by Brianna Ford
In this year’s midterm elections, Oregon, Alaska and Washington D.C. voted to legalize the use of marijuana. Initiative 71 states that adults over the age of 21 can possess up to two ounces of marijuana and grow up to six marijuana plants at home. Those in Oregon and Alaska who voted “yes” to Initiative 71, made pot shops and the recreational use of marijuana legal. However, possession in D.C. was made legal, but the authorization and commercial production or distribution remains illegal.
The issue of marijuana legalization has sparked a loud debate throughout the country. Although it has proven to be a controversial issue, marijuana is the most commonly used illegal substance. Twenty-four states have legalized marijuana for medical use by prescription. Eighteen states have decriminalized its use, but only four states have legalized recreational use. According to pewresearch.org, 63 percent of Democrats and 39 percent of Republicans passed a joint resolution to vote for Initiative 71. Despite this concurrence, there are many Americans still against the legalization of this drug. The question is, why?
Marijuana is derived from the hemp plant Cannabis sativa. After inhaling, THC is quickly transported throughout the respiratory and circulatory systems. It enters the blood, which causes it to quickly spread throughout the entire body. According to livestrong.com, different areas of the brain each have varying quantities of receptors for THC. The receptors that are affected by THC are thinking ability and concentration, sensory perception as well as perception of time, areas of memory, pleasure and coordination. Marijuana has not been linked to causing any deaths; however it can cause lung problems such as an ongoing cough and an increased heart rate. Research for the long term effects of marijuana on the brain have been inconsistent, which most likely means the effects are too subtle for detection.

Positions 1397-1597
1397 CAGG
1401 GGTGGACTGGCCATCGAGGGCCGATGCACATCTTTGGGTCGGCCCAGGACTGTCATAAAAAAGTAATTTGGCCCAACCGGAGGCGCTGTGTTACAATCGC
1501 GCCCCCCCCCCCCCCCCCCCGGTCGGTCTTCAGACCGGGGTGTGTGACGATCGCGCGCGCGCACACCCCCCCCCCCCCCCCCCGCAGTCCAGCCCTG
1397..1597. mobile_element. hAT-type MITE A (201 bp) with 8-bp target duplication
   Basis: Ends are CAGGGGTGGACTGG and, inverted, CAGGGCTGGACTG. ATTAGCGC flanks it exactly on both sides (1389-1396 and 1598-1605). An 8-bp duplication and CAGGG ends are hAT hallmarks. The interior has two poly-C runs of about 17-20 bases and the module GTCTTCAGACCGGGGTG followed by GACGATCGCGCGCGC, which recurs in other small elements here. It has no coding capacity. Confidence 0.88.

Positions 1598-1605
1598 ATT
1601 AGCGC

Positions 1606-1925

Compared to alcohol, tobacco and other drugs, weed appears to be much less harmless. Alcohol has both long-term and short-term effects that are both detrimental to a person’s health. The short-term effects of alcohol include injuries, such as accidents, vehicle crashes and alcohol poisoning. The long term effects are cancer, diseases, mental health problems and alcohol dependence. Comparing 3.3 million alcohol related deaths per year to zero marijuana related deaths proves that alcohol is much more dangerous for the body.
Over the next few years, multiple other states are predicted to vote for the legalization of this drug, whether the recreational use of marijuana will be legalized is still undetermined. The seemingly harmless effects of marijuana have shown that controlled usage of this drug is not dangerous. Therefore, recreational use should be legalized, with restrictions.